Space porn: These images are (quite literally) out of this world
I’m in my early 20s, a bisexual male, and so is my boyfriend of a couple of months. Things have been going pretty well with the guy — I suppose we’re still in the honeymoon phase, but I’ve been through enough to deal with that. There’s just been one thing worrying me recently: He’s gonna move into a new apartment with a friend of his pretty soon, this girl he’s known for a couple of years now. The pre-furnished apartment’s got just one bedroom they plan to share, which was irrelevant to the larger scheme of things until I found out that it’s got only one bed — that they both intend to sleep in. When I asked my boyfriend if he thought the idea was somewhat strange, he brushed away the issue (not meanly, though) by saying it’s a large bed and the girl’s friendzoned and generally implying continued fidelity.
We live in a pretty warm part of the world so the fact that there’s an air conditioner in the bedroom is apparently a plus. I’ve known my boyfriend for years and I know he wouldn’t cheat, but the matter still bugs me at a very deep level. If this was my girlfriend, there’s no way in hell I’d be OK with her sharing a bed — king-size or otherwise — with a dude. Yet to make something like this an issue, so early on in the relationship, and the added factor of additional costs in modifying the already furnished apartment AND the air conditioner issue (it’s really, really hot here) makes me feel like I’m overreacting. How do I deal with this?
Dear Sleeping Alone,
First, before I offer you my advice, I want to introduce the word “friendzoned” to readers who may not yet have heard the word.
This word fills me with joy. I want to break a bottle of Champagne across its bow and wish it a long and happy voyage across the English language. Unlike some neologisms that elbow out better words without bringing anything superior to the language, this one crystallizes a phenomenon that has long deserved its own word. It also doesn’t hurt that it sounds faintly Germanic.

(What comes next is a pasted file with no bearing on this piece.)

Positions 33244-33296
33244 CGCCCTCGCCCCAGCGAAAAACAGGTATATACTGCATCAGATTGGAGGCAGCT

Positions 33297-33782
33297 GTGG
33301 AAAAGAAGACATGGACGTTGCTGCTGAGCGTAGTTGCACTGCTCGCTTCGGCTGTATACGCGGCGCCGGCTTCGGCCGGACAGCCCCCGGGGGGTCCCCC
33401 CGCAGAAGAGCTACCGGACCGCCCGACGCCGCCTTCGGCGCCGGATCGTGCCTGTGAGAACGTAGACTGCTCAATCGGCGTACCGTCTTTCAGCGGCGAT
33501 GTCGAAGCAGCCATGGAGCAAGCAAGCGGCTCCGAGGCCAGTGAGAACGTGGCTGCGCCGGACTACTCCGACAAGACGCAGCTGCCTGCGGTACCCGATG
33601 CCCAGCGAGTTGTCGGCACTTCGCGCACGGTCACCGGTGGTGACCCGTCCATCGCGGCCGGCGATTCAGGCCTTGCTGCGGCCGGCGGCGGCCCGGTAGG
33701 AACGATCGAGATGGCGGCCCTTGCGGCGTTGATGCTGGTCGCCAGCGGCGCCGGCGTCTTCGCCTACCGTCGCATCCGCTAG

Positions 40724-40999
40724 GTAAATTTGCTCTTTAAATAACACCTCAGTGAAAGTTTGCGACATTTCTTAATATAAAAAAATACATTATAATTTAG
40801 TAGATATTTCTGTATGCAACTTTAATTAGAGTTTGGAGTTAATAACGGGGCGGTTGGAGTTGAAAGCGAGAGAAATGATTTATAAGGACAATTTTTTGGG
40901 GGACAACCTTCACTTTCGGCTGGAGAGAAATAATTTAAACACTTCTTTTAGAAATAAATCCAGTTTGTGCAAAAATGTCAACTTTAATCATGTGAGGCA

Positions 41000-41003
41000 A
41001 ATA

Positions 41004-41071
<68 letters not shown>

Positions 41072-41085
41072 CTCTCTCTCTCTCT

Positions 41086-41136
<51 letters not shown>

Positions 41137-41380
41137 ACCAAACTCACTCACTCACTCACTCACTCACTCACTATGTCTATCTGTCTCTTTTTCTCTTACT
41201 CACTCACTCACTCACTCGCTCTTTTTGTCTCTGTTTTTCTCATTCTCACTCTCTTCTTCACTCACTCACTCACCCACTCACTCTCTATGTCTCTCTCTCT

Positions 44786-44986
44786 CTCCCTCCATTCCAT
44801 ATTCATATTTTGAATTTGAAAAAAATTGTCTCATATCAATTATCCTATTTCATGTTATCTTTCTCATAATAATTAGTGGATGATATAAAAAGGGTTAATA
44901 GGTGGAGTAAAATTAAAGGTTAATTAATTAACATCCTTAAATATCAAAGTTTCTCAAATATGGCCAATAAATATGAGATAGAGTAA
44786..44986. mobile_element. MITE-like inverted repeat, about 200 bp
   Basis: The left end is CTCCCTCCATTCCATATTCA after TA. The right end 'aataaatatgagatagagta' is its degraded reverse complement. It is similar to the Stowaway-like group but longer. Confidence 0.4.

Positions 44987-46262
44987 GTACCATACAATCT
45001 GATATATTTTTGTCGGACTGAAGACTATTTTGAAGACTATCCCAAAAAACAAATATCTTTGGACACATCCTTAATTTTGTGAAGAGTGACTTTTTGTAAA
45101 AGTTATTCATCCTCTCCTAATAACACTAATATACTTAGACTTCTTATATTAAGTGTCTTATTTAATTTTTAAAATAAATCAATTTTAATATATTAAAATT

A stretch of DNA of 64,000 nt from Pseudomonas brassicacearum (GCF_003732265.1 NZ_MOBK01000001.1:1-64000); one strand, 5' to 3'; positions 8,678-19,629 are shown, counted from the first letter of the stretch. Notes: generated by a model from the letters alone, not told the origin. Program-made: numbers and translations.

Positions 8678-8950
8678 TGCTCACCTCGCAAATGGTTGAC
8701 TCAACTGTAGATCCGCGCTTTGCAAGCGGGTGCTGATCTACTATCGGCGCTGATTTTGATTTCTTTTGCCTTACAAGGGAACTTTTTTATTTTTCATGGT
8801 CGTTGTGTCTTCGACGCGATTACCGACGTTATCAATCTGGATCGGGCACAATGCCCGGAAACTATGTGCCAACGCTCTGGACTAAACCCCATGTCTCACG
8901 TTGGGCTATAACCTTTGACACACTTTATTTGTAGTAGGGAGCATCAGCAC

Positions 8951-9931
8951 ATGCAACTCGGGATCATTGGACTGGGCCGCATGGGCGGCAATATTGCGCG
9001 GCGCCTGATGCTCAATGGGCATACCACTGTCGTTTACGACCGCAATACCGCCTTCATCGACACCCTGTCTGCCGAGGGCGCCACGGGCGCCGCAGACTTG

Now, as to solving your problem: Let’s list the possible negative outcomes.
Your boyfriend could fall in love with her and leave you. They could start a casual sexual relationship and keep it secret from you. They could have sex just once but keep it secret, creating a lingering secret between you and your boyfriend. Or they might have sex just once and tell you.
Now let’s think about the best things that could happen. One best thing would be that the three of you become great and lasting friends. Another is that everything will go fine and nothing will happen. Another might be that you do some strategic rezoning and have a threesome.
If we look at the bad things and the good things, we see that the bad things involve keeping secrets and the good things involve communication.
So I suggest you tell your boyfriend that no matter what happens you just want him to be honest with you. Tell him you realize that even if they did happen to have sex on this bed your life would not end, it would just be something that happened, and you might feel jealous and hurt at first but you would handle it because you’re an adult and you have the ability to put things in perspective. Tell him you just want to rest easy knowing that probably nothing will happen but if something did happen he would tell you.
And then get a good night’s sleep, alone, in your own bed, which you are lucky to have all to yourself.
NASA astronaut Mike Hopkins
On December 28, 2013, Expedition 38 crew member Mike Hopkins participating in the second of two space walks to replace a degraded pump module on the International Space Station. (NASA astronaut Rick Mastracchio is reflected in his helmet!)
The Soyuz TMA-10M
The Soyuz TMA-10M headed towards the International Space Station with crew members from Expedition 37 onboard.
40 years ago the Apollo 8 mission flew up to the moon, orbited it ten times and then returned to Earth. This picture was taken from that flight and shows the Earth as it seemingly rises in similar fashion to a sunrise.
Sunrise from Expedition 36
NASA Flight Engineer Karen L. Nyberg of Expedition 36 took this photo of the sun rising -- a sight they saw nearly 16 times per day due to the speed of the International Space Station's orbit around the earth.
A pair of NanoRacks CubeSats -- nanosattelite spacecrafts carrying experiments -- were launched by Expedition 38.